The education ministry on Wednesday accepted the British Council application for holding the O and A level examinations with some conditions amid students’ continued demand for cancellation of the exams due to the COVID-19 outbreak.
Education minister Dipu Moni approved the British Council plea for holding the A-Level exams in October and O-Level exams in November with conditions that the exams would be held maintaining COVID-19 health guidelines, education ministry additional secretary Mominur Rashid Amin told New Age.
Up to 1,800 students should be allowed to sit for any examination at the 35 centres across the country in a day, according to the conditions.
The British Council will be responsible if any student gets infected with COVID-19 while attending the exams, Mominur said.
‘The education ministry preserves the right to cancel the exams anytime if the situation demands’, he said.
The educational institutions in Bangladesh will remain closed till October 3 if the closure is not extended further for the COVID-19 outbreak.
The British Council on September 20 applied to hold the examinations under the UK boards, Cambridge International and Pearson Edexcel.
A-Level exams under the Cambridge are scheduled to start on October 1 and the exams under the Pearson are scheduled to begin on October 5.
Pearson’s O-Level exams are scheduled to start on November 2 and the exams under the Cambridge are scheduled to start on November 5.
Around 5,200 students are scheduled to sit for their exams at centres in Dhaka, Chattogram, Sylhet, Narayanganj and Khulna, according to the British Council.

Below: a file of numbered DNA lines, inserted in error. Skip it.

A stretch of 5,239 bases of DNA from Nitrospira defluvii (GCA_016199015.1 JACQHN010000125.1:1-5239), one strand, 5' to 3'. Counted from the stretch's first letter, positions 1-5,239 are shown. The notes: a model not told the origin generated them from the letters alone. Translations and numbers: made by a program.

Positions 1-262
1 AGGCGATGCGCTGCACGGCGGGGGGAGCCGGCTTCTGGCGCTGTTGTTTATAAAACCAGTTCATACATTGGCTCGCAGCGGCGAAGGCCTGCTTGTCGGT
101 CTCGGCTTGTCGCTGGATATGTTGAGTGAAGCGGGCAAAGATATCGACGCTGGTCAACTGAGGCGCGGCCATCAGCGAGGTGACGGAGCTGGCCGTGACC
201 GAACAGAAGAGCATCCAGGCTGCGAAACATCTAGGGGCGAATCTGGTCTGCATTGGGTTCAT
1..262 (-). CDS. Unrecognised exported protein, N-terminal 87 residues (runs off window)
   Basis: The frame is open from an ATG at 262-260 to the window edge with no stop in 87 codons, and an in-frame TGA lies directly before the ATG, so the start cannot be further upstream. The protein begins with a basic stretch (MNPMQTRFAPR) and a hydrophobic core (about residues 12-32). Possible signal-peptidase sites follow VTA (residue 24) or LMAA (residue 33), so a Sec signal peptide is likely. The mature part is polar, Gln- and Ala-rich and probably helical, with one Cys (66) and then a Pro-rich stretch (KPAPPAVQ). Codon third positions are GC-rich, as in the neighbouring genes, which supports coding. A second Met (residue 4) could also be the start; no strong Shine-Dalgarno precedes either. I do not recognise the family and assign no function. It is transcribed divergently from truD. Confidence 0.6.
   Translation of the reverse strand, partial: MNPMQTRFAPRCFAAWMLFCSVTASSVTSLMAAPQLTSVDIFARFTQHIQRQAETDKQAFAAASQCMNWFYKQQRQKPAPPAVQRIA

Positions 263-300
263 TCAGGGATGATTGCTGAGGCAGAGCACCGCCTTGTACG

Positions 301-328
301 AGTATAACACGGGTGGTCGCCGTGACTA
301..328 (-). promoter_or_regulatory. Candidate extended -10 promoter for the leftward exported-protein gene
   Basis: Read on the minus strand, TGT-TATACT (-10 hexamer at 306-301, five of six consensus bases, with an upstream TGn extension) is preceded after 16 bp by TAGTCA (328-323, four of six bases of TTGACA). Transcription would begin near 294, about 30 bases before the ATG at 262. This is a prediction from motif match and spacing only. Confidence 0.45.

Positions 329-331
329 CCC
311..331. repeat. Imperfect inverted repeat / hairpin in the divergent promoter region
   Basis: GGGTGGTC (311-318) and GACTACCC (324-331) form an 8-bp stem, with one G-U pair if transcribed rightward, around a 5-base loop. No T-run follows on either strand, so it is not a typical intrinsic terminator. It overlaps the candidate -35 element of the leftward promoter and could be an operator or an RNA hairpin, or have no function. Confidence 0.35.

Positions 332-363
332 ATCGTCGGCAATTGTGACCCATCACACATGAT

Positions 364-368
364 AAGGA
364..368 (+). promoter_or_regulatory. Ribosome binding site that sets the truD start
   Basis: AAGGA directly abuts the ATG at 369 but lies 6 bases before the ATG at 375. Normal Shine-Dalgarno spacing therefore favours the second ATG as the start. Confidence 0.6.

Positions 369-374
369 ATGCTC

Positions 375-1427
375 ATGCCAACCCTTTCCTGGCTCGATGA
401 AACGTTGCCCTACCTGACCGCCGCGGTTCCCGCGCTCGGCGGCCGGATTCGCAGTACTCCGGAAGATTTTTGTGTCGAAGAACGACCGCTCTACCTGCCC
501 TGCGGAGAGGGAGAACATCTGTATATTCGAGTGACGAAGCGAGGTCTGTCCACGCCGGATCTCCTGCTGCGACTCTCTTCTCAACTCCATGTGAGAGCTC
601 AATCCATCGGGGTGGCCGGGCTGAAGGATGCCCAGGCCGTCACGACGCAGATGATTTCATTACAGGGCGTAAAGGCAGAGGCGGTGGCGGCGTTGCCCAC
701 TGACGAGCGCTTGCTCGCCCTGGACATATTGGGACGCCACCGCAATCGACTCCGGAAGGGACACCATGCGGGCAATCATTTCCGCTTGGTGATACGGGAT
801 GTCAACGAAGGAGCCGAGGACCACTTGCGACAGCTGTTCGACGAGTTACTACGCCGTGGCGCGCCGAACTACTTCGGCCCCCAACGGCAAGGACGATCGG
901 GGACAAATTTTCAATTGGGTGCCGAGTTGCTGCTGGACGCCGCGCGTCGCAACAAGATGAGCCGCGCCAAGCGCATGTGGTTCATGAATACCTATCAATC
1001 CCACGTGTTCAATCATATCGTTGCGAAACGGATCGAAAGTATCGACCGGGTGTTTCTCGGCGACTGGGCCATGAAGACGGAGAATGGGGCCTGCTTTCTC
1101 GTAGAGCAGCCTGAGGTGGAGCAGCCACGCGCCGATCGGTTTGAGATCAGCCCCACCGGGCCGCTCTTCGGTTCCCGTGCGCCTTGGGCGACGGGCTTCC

‘In the upcoming October-November 2020 exams, UK exam boards will base results on students’ performance in the exams alone and not on any non-exam assessment, with the exception of art and design qualifications,’ the British Council told New Age.
Some O and A level candidates at a press conference at the National Press Club on Thursday demanded that the government should request the British education boards to cancel the exams considering ground realities in Bangladesh.
They also sought grades for students based on the school-predicted results.
They argued that it would be risky and uncomfortable for them if they took exams amid the COVID-19 outbreak.
The students said that they could not take required preparations for the exams as the educational institutions in the country had remained closed from March.
‘Online classes are not an effective method for learning as we cannot communicate with the teachers even if we do not understand a lesson,’ said Choudhury Shamsuzzaman, a Maple Leaf School student.
‘We think that the British education boards and the British Council are behaving in an inhumane way by forcing us to sit for O and A level exams amid the COVID-19 outbreak,’ he said.
AFM Abdur Rahman, Ranak Chowdhury and Simran Chowdhury, among others, were present at the press conference.
Earlier, on Sunday students formed a human chain demanding cancellation of the exams.
The British Council said that it was aware of the significant and unfortunate disruption faced by the students and their families amid the Covid-19 pandemic and requested the parents and candidates for their ‘incredible patience’ during these uncertain times.
‘The health and safety of our students remain our top priority and all British Council activities will be carried out in line with Government of Bangladesh Covid-19 protocols, international best practice and prevention and control mechanisms outlined by World Health Organisation,’ it said.
The British Council expressed gratitude to the education ministry for allowing the boards to hold the exams.
It declined to comment on the conditions set by the ministry.
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